But back to the 20th-century thinking of Microsoft, as reflected in their FUD. Microsoft's Brian Jones tried to do a little classic FUD about Sun Microsystems, as part of his useless but never-ending PR campaign against Massachusetts' decision to require OpenDocument format. And he ended up caught with his pants down, of course. What did he expect? Microsoft's problem is that it imagines all of its employees are the brightest and the best, so if they spin, we won't notice being spun. And it hasn't faced a bitter pill: people don't trust Microsoft to tell the truth any more. Here's one reason why, something Jones wrote on September 22:
While weíre on this topic, I think itís important that you all take a look at the comparable situation with Open Document. A lot of folks just seem to assume that since itís a standard, there are no IP issues and everything is very straightforward. Well, take a look at this: http://www.oasis-open.org/committees/office/ipr.php Sun seems to be saying that it may have IP in the Open Document spec. While Sun says it is willing to provide a royalty-free license, one would still need to ask Sun for a license. The license is not posted. It would be interesting to see, and I'll probably try to see if I can find it. The statement on the site alone reveals that at a minimum, they have at least one condition Ė you have to give Sun a reciprocal license.
I try to keep an open mind, so I read the statement, and all I saw was the standard OASIS language of the day, 2002:
Statement regarding IPR, submitted by Sun Microsystems, 11 December 2002
Sun Microsystems, Inc. ("Sun") will offer a Royalty-Free License under its Essential Claims for the OpenOffice.org XML File Format Specification. One precondition of any such license granted to a party ("licensee") shall be the licensee's agreement to grant reciprocal Royalty-Free Licenses under its Essential Claims to Sun and other implementers of such specification. Sun expressly reserves all other rights it may have.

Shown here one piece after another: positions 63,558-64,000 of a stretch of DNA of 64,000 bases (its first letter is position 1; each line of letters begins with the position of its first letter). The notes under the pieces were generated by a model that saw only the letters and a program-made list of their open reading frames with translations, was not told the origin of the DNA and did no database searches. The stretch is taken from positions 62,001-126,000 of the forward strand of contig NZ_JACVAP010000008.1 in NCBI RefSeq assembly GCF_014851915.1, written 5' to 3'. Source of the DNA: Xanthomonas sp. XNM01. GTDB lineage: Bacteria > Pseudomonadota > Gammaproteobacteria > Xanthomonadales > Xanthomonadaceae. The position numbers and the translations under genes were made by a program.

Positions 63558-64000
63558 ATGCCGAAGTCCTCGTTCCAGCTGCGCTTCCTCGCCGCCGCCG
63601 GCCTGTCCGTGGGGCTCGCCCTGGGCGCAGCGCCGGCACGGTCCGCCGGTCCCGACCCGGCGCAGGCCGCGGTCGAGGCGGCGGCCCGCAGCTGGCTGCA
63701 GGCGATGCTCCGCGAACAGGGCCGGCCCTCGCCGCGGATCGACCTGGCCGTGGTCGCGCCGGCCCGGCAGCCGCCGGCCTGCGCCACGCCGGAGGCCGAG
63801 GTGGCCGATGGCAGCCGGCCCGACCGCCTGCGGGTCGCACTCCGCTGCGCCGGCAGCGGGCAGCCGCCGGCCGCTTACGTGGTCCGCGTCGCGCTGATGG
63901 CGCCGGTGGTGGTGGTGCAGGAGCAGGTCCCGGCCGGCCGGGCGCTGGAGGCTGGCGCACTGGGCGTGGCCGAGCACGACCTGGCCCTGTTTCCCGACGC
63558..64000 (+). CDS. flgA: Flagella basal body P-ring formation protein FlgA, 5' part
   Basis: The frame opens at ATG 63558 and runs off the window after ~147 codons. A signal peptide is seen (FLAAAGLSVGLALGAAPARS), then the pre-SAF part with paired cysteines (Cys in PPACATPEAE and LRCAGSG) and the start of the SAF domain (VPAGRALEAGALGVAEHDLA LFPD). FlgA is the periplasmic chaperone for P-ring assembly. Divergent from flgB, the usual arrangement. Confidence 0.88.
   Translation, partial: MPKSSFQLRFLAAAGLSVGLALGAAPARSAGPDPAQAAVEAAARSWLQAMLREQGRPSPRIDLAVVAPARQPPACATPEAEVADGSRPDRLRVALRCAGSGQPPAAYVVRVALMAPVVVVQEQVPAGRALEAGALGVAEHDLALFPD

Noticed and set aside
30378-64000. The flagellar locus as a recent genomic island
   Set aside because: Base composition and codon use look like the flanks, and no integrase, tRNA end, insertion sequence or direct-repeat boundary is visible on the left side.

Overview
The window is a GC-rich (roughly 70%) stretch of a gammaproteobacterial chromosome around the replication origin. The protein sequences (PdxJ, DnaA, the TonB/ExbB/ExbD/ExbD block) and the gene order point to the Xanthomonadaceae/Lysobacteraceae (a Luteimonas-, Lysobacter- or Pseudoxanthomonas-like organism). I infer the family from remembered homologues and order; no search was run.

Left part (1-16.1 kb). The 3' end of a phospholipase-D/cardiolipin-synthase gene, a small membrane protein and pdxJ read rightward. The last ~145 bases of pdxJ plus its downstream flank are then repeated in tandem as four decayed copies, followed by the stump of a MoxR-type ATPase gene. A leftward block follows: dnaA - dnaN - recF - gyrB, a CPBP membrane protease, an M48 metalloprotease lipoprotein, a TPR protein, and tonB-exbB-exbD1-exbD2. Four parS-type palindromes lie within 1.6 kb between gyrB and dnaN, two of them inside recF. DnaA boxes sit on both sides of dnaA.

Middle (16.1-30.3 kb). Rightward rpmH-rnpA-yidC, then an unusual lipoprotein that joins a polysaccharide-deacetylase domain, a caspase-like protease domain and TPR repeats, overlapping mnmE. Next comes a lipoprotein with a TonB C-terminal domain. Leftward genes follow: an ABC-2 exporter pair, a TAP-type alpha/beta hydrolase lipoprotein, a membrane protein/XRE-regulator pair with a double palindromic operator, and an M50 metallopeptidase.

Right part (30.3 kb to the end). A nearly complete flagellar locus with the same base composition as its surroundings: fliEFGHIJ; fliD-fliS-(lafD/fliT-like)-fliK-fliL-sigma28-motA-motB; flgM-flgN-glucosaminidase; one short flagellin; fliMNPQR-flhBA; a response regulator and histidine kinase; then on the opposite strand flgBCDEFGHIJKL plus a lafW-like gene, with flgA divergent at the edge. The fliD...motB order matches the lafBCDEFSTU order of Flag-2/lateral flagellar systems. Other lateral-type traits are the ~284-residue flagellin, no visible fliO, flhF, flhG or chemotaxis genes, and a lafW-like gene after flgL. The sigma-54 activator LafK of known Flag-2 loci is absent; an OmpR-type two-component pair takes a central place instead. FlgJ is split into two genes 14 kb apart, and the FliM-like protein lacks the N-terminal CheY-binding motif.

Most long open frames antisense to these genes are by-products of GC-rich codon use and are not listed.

The definitions of "Essential Claims" and "Royalty-Free License" in effect for the foregoing statement are those found in the W3C Patent Policy Framework dated 16 August 2001, located at http://www.w3.org/TR/2001/WD-patent-policy-20010816/.
That doesn't say what Jones said it does. Not by a mile. Yet Jones followed up with more FUD on September 23:
2. The OpenDocument format has IP and needs to be licensed from Sun.
Dennis points out the following in his comment:
Thanks for pointing out that Sun has a patent license agreement that applies to the OOo format.
Actually, because of the Sun reciprocity requirement (although the Sun OASIS notice is pretty muddled and mixed up with the W3C approach in an ambiguous way), I think that would be a tough pill for Microsoft to swallow in supporting OOo directly in Microsoft Office. The Microsoft royalty-free license seems more straightforward in that regard.
It is true that there is a license behind the OpenDocument format that no one has really talked about. This link says it all: http://www.oasis-open.org/committees/office/ipr.php. Have many folks explored what is behind this license and how compatible it is with existing licenses including the GPL? IBM also seems to be pushing Open Document as part of an pattern it has followed in which they use the open source community to drive its corporate agenda. What is IBM's position on IP rights?
The link says it all, all right. It says Jones is spinning, if you know how to read it. Perhaps Jones was hoping no one could. But as you can see from the comments, few were fooled. It probably helped that Sun's Simon Phipps placed this comment:
Sun is not asserting it has IP, your reading is wrong
Tuesday, September 27, 2005 7:27 PM by Simon Phipps
I respond to your comments about Sun's alleged IP here: http://blogs.sun.com/roller/page/webmink?entry=fud_and_the_lost_argument
To summarise: the statement at OASIS does not indicate that Sun is asserting IP. It dates from before OASIS had a royalty free IP policy and it merely indicates that if Sun /did/ find it had IP it would license it royalty free, in the way that's generally accepted by companies engaging in standards bodies. Your headline assertion number 2 is thus dead wrong.